RWE AG, Germany’s second-largest utility, doubled losses at its trading unit in the third quarter as it seeks further renegotiations with OAO Gazprom to lower the cost of gas under oil-linked contracts.
RWE Supply & Trading lost 126 million euros ($169 million) in the three months through September, according to a Bloomberg calculation that subtracts the unit’s six-month operating profit from the nine-month figure published today. That compares with a 63 million euro loss in the same period of last year.
“Our third quarter was weak in trading,” Bernhard Guenther, RWE’s Chief Financial Officer, said today on a conference call with journalists. “The unit’s profit and loss account is: trading profit minus gas losses minus costs for staff.”
The Essen, Germany-based utility buys gas from Russia’s Gazprom under long-term contracts at oil-linked prices higher than those on the wholesale market. While RWE renegotiated one of the contracts earlier this year, it still buys the fuel under unfavorable terms, the German company said today.
“The purchase conditions continue to be partly determined by developments on the oil market,” the company said in its earnings report. “We initiated a new price revision in order to fully eliminate oil indexing, which is disadvantageous to us.”
The price for gas imported at the German border was 27 euros a megawatt-hour at the end of August, according to data of the German Federal Office of Economics and Export Control, BAFA. That’s 5.3 percent more than the closing price of 25.63 euros a megawatt-hour on Aug. 30 for month-ahead gas on the Dutch Title Transfer Facility, the continental European benchmark, according to broker data compiled by Bloomberg.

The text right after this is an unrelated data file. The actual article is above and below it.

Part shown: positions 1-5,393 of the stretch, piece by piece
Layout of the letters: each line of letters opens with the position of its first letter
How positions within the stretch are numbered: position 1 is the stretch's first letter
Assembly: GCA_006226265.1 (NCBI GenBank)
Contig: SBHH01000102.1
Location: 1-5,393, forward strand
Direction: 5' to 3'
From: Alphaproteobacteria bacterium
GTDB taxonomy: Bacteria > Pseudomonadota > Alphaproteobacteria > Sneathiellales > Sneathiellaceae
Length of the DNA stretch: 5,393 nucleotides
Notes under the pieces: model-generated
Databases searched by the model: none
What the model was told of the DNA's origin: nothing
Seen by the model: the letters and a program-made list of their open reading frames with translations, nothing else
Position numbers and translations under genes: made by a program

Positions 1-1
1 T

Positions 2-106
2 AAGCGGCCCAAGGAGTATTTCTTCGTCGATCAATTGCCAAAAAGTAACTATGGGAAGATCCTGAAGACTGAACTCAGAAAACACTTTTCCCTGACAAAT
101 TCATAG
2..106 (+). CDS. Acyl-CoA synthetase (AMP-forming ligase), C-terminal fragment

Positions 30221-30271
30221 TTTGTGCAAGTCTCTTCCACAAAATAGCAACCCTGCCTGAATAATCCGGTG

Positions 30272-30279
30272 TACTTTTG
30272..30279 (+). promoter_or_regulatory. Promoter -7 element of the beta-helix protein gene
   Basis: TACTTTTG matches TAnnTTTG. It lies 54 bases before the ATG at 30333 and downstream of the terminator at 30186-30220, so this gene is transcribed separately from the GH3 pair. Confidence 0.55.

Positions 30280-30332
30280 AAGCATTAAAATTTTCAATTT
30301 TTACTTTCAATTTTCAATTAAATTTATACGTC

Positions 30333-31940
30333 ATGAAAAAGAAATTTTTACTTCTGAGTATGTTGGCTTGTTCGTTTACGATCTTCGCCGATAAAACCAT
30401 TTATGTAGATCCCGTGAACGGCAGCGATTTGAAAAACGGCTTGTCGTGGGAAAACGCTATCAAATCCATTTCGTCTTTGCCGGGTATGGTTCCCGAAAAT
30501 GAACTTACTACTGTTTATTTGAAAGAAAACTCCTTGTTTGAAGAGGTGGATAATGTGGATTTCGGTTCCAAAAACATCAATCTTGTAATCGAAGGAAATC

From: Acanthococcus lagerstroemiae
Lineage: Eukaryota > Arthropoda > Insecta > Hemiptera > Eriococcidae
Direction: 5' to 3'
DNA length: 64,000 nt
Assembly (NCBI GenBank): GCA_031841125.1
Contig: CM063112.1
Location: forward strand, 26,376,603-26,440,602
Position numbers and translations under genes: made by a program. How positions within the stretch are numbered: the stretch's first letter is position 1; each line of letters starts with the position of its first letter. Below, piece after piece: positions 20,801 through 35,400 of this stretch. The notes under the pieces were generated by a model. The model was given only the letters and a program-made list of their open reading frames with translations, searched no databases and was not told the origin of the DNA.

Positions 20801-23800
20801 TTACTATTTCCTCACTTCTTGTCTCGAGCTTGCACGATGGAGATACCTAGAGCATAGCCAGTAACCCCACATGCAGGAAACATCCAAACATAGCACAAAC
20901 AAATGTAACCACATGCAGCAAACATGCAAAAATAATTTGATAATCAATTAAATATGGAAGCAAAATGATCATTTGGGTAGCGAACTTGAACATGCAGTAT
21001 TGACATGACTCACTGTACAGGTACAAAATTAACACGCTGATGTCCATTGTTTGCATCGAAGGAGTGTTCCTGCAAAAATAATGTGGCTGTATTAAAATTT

Guenther declined to give details on the company’s gas supply contract or to comment on how much gas it still buys under oil-linked contracts.
RWE expects the unit’s 2013 operating profit to be “significantly higher” than last year, when Supply & Trading posted a 598 euro million loss, it said. The business generated an operating profit of 903 million euros in the first nine months of this year, RWE said in its report.
EON SE, Germany’s biggest utility, reported yesterday a 56 percent drop in its Global Commodities unit, which comprises trading, optimization and energy infrastructure, to 860 million euros. The business had also benefited from a one-time payment by Gazprom after renegotiating gas supply contracts, and EON said it had traded less power and gas than in the prior-year period.